Help me keep the cat upstairs
March 13, 2014 11:05 AM   Subscribe

I need a temporary, cheap, tall, easy to move barrier at the top of my narrow stairs.

For several reasons, I need to limit my cat's access to the downstairs portion of my grandma's house. I live upstairs in the equivalent of a 3-bedroom space and all his stuff is up here. He has many comfy spaces which he enjoys and everything he technically needs, but because he is a cat he is not satisfied with being cut off from the roomy first floor. We've been letting him downstairs during most of the day, but he really needs to be kept upstairs with me at night and when no one is around to check on him.

To my great surprise, this 14 year old cat who has kidney problems, a slow swagger, and carefully chosen steps can climb and jump pretty ably when motivated. I put together a 40” gate using metal cube storage panels and he can climb this. I put a box of about the same height up and he can apparently jump it. My very elegant solution is to stack them and this works so far, but it's not the most user friendly and it's ugly (it's secured so nothing can fall over). It would be wonderful to have something easier to use so my grandma wouldn't have to rely on me to open and close it.

The upstairs is partially heated by downstairs airflow, so simply installing a door is not an option. Also, the opening is pretty narrow at 28.5 inches. The solution needs to be extra easy to use so my grandma can do it without much help. Preferably something that acts somewhat like a door or can be easily moved/unhooked/rolled away by humans, but not by cat.

Every baby gate or expansion gate is too short. The tallest I've seen is about 42.” I would like to aim for something 55”+ that he can't climb. I was looking at this as a possibility. It would completely cover the opening, but it's just a flimsy screen. He doesn't try to get through window screens, but he could probably learn how to get around the sides even with the Velcro? I've seen the indoor electric fence-ish barriers, but I don't want to zap my old man cat and he's allowed down sometimes so that would be pretty confusing for him. I've also seen vinyl accordion doors, but the inexpensive ones seem flimsy and they cut off airflow since they're top-hung.

I'm looking for creative ideas. Are there products I'm not thinking of that act like extra tall expansion/retractable gates? I've thought of window shades installed sideways, but haven't seen many wide enough ones. The cheaper the better! Also, if it involves cutting wood and building something, we don't really have the means to do that.
posted by rawralphadawg to Pets & Animals (22 answers total) 1 user marked this as a favorite
How about a cheap/lightweight screen door?
posted by chowflap at 11:07 AM on March 13, 2014 [8 favorites]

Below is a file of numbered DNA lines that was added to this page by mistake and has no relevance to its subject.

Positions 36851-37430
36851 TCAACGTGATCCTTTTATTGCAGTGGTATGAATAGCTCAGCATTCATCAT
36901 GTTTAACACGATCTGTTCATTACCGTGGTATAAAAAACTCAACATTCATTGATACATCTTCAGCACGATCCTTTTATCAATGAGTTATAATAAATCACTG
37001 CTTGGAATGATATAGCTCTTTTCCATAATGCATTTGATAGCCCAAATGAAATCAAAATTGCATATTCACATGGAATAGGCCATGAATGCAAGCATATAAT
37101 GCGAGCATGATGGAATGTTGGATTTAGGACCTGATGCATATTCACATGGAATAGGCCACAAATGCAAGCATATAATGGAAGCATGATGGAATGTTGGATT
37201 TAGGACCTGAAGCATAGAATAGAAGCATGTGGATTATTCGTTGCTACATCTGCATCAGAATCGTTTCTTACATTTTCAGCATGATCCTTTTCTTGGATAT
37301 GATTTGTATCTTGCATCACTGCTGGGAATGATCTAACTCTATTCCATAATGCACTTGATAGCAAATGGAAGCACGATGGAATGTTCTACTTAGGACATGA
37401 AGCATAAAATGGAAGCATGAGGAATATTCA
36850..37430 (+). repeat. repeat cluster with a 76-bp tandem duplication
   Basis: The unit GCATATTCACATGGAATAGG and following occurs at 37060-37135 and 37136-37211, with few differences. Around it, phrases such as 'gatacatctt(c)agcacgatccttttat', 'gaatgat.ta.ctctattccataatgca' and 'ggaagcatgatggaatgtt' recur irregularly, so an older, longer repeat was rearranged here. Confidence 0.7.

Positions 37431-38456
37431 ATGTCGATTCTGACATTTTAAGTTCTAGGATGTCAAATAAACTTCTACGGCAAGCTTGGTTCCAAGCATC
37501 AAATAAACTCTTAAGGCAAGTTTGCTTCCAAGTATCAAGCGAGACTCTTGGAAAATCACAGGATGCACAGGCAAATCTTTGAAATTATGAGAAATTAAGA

I was thinking that you could build a door shaped item out of 2 x 4's and chicken wire. Put it on wheels, so it can be wheeled over the opening at night, and rolled away during the day.

It preserves air flow, I will effectively block the the opening and kitty can use it as a jungle gym at night.

Your kitty is gorgeous, btw!
posted by Ruthless Bunny at 11:13 AM on March 13, 2014

A retractable screen door? (side-coiling instead of roll-up like the one you linked to, plus it has a bit of frame to prevent him from getting around it)
posted by misterbrandt at 11:18 AM on March 13, 2014

Maybe two baby gates, stacked atop each other, combined with this Ssscat deterrent thing to prevent investigating the door area at all, which I have no personal experience with, but recently saw recommended elsewhere on Metafilter?
posted by jessicapierce at 11:20 AM on March 13, 2014 [1 favorite]

I'm wondering if a screen panel might work ....

Can you ladies sew? I'd go to Lowez or Home Despot or something, get some 1" pvc pipe and some corners and make your own folding screen, two or three panel. Make the panel frames (cutting PVC is not too hard, glue the pipes to the corners), then sew some panels on them (keeping corners minimally exposed) out of some sheerish material from Goodwill or yardsale bedsheets or something. I'd also (on the bottom rail) fill the bottom rail with some sand to weight it down a little bit if it's too unstable as two or three panels alone.

Alternatively, make one panel just about the right width (again with the PVC and the cloth) BUT then take some metal washers from the hardware store and glue them (maybe use those 3M hook things) and put them at four or six points on the wall (split evenily on each side) and then matching magnets on each side to snick it in and out of place.

Another thought - get light wooden dowels. Sew them into the panel size of your choice on the sides only. One side have affixed to the wall with a few eye holes or other loop and zip ties, the other side with magnets on the panel and gluing some washers on the wall for them to stick to?

part of all this depends on how hard he will try to bump it.

Magnets -= big strong "rare earth" kind, not cheap craft store. Washers = metal circles that magnets will stick to.
posted by tilde at 11:24 AM on March 13, 2014

When my parents' dog was a puppy, they just used a big piece of plywood as a 'gate' to confine her to one area of the house and leaned it against the wall when not in use. It would be less climbable than most screen or chicken wire options
posted by torisaur at 11:26 AM on March 13, 2014